According to Pete Stout, product manager at Origin Engines, today's propane irrigation engines do not require extensive winterization procedures beyond regular practices, such as removing debris and dirt that have collected on the engine, and changing the oil filter and spark plugs. He offered the following additional tips to keep irrigation systems in shape over the winter months:

  • Disconnect the engine battery, check front drive belts for proper tension and wear, inspect the wire harness for cracked or exposed wires, and make repairs as necessary.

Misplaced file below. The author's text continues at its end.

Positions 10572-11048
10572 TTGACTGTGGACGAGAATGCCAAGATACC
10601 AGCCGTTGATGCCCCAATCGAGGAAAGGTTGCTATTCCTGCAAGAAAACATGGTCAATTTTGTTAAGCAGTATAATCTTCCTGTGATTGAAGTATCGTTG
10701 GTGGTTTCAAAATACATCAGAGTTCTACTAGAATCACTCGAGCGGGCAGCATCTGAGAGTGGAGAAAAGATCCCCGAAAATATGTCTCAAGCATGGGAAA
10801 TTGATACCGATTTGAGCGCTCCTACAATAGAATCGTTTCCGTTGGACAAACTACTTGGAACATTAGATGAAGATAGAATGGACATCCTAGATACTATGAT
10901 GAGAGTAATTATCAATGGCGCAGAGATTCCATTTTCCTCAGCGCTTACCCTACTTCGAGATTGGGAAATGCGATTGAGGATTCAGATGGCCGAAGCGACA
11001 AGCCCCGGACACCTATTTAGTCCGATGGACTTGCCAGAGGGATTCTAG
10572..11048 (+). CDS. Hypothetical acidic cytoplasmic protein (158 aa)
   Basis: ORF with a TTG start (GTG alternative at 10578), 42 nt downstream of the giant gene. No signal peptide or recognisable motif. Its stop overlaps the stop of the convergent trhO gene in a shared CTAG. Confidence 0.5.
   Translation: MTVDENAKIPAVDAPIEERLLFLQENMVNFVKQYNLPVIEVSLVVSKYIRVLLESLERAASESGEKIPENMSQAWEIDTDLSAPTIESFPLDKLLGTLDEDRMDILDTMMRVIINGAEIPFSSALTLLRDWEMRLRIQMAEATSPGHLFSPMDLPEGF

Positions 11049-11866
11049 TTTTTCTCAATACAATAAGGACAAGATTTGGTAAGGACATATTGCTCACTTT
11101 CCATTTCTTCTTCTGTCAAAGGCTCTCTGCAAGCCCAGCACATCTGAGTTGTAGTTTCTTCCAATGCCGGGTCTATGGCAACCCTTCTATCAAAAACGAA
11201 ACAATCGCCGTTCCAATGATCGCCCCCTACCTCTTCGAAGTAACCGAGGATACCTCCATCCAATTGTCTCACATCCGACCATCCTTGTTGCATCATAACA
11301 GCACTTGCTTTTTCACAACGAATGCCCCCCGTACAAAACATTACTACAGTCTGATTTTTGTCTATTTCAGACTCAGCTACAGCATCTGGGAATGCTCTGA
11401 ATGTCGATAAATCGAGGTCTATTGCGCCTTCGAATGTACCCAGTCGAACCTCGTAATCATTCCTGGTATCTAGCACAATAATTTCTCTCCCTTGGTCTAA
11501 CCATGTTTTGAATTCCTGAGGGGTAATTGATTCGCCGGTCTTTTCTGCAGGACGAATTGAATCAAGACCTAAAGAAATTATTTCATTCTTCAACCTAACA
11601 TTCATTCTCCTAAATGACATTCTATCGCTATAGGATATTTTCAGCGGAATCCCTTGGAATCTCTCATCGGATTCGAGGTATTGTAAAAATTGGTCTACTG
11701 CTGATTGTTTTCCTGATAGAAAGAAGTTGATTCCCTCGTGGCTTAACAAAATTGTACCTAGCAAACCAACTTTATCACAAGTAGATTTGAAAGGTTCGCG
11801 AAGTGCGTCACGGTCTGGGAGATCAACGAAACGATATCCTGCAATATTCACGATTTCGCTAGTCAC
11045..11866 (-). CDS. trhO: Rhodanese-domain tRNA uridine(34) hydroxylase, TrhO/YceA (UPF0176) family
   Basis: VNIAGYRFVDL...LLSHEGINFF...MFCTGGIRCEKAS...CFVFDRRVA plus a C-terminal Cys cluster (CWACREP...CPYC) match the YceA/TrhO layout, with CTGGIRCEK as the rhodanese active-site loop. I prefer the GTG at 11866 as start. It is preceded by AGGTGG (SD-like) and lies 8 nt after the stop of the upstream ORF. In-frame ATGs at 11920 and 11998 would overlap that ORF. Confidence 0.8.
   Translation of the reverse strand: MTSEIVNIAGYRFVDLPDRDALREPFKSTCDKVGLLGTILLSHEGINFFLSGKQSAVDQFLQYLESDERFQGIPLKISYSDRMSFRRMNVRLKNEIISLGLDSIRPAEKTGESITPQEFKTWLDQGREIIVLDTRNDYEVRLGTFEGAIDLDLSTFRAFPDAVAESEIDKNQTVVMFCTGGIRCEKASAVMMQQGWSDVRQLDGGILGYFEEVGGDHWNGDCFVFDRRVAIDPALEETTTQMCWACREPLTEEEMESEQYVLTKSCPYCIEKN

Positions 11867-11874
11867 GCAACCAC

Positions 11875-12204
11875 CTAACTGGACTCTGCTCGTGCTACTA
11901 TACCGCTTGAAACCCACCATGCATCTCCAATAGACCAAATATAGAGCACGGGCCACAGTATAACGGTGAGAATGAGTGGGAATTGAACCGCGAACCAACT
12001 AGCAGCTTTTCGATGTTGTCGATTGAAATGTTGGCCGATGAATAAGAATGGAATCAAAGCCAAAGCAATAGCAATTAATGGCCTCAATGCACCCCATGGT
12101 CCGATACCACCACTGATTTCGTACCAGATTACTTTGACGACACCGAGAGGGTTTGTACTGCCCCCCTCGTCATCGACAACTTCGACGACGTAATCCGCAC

• Use cylinder-fogging oil to prevent rust on the cylinder walls for engines that are stored outdoors or in buildings that are not temperature-controlled.
  • If possible, remove irrigation power units from the field and store indoors during winter. If engines are left in the field, they should be protected by a semi-enclosed structure to prevent as much exposure to the elements as possible.

“I also urge farmers who store engines outdoors to cover the engine with a tarp,” Stout says. “Moisture, UV sunlight, and rodents are the cause of most startup problems in the spring.”